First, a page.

How to Become a Probation Officer

Projected Job Growth: 18%
Projected Employment Change: 17,100

Probation officers monitor criminals who have been placed on probation rather than sentenced to serve jail time. Monitoring these types of criminals requires an extensive amount of supervision on the officer’s part, as they make sure that an offender meets requirements set by the court and does not commit new crimes. Their job requires them to evaluate offenders so they can identify the most appropriate treatments, provide them with resources to aid in their rehabilitation, help them become involved in treatment programs, monitor their progress while in treatment, and write detailed reports on their progress. As the above projections provided by the U.S. Bureau of Labor Statistics (BLS) indicate, employment in this occupation is expected to increase just about as fast as average for all occupations; however, a demand for these types of services is expected to create new openings.

Why Probation?

The increasing demand for probation and parole services, alternative forms of punishment, and the possibility of a large number of people who are currently in prison being released are just a few factors reasons why employment in this occupation is expected to increase, according to the BLS. Those looking to begin a career in probation should experience good job opportunities, as there is typically less competition for positions in this field than others. Those who have completed a graduate education, such as those available in state university online degree programs, may experience better opportunities for advancement to supervisory positions in probation.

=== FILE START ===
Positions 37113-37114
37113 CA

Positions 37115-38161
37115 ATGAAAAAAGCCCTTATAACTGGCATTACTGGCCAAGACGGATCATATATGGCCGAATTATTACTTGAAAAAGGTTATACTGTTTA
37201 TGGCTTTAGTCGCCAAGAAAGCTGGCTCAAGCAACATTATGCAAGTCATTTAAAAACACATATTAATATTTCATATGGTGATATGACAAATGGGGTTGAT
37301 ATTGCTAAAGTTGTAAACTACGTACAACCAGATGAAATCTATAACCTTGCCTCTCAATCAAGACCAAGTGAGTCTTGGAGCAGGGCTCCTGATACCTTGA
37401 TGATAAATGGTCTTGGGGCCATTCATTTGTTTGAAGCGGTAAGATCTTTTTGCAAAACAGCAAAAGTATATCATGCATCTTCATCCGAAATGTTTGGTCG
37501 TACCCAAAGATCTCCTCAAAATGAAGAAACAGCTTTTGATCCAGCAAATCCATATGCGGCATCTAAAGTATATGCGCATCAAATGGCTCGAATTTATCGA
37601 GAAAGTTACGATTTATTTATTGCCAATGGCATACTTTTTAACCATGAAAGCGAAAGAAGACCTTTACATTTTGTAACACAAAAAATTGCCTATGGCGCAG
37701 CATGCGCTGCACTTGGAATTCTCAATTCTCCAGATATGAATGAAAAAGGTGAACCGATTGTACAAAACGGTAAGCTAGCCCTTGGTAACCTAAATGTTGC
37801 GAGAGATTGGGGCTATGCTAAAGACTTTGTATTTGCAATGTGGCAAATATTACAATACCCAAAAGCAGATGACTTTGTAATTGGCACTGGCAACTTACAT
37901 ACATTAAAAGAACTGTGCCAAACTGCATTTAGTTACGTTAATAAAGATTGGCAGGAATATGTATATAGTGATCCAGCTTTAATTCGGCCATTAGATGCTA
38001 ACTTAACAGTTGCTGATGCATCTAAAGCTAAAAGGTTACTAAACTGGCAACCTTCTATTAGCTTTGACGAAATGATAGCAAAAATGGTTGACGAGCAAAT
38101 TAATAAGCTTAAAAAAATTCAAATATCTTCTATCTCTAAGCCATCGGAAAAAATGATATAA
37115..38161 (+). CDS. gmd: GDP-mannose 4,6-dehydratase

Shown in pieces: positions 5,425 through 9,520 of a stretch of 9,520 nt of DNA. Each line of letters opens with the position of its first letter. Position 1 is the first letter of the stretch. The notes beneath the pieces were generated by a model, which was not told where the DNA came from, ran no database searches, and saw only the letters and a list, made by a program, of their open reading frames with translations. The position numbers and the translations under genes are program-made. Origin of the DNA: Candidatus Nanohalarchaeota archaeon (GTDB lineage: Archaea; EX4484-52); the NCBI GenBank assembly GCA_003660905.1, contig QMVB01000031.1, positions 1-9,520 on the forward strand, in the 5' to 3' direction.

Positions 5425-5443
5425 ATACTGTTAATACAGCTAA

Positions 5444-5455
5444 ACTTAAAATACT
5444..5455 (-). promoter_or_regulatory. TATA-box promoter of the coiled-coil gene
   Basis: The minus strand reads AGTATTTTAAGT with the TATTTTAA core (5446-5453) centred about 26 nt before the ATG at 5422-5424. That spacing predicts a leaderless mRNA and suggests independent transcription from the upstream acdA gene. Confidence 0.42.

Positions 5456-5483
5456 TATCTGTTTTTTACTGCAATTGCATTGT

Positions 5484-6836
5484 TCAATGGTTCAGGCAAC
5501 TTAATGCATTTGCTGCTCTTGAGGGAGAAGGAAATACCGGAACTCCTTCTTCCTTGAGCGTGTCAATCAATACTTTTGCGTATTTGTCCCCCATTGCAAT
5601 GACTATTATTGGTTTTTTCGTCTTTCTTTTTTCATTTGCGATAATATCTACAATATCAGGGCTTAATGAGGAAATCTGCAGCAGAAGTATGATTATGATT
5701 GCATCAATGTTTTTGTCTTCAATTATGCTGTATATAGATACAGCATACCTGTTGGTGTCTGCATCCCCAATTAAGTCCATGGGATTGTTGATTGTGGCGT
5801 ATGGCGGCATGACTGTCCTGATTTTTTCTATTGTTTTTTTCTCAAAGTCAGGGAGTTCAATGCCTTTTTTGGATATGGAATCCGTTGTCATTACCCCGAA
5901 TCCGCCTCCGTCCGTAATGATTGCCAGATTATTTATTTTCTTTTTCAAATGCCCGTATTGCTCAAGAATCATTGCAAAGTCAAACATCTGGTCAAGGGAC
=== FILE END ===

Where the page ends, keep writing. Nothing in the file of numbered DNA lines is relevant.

Getting Into Probation

To pursue a career as a probation officer, one typically needs as least a bachelor’s degree in criminal justice or a related area like social work or psychology. On-campus and online bachelor’s degree programs in these areas are commonly available from public and private universities and colleges. Along with an education, work experience can help one qualify for a probation officer position. Experience in the following areas can be beneficial: probation, parole, pretrial services, social work, corrections, counseling, criminal investigations, or substance abuse treatment. In addition, probation officers are required to complete a training program sponsored by government which includes a certification test. Those who wish to qualify for more advanced positions may want to look into online master’s degree programs that can be completed while obtaining work experience.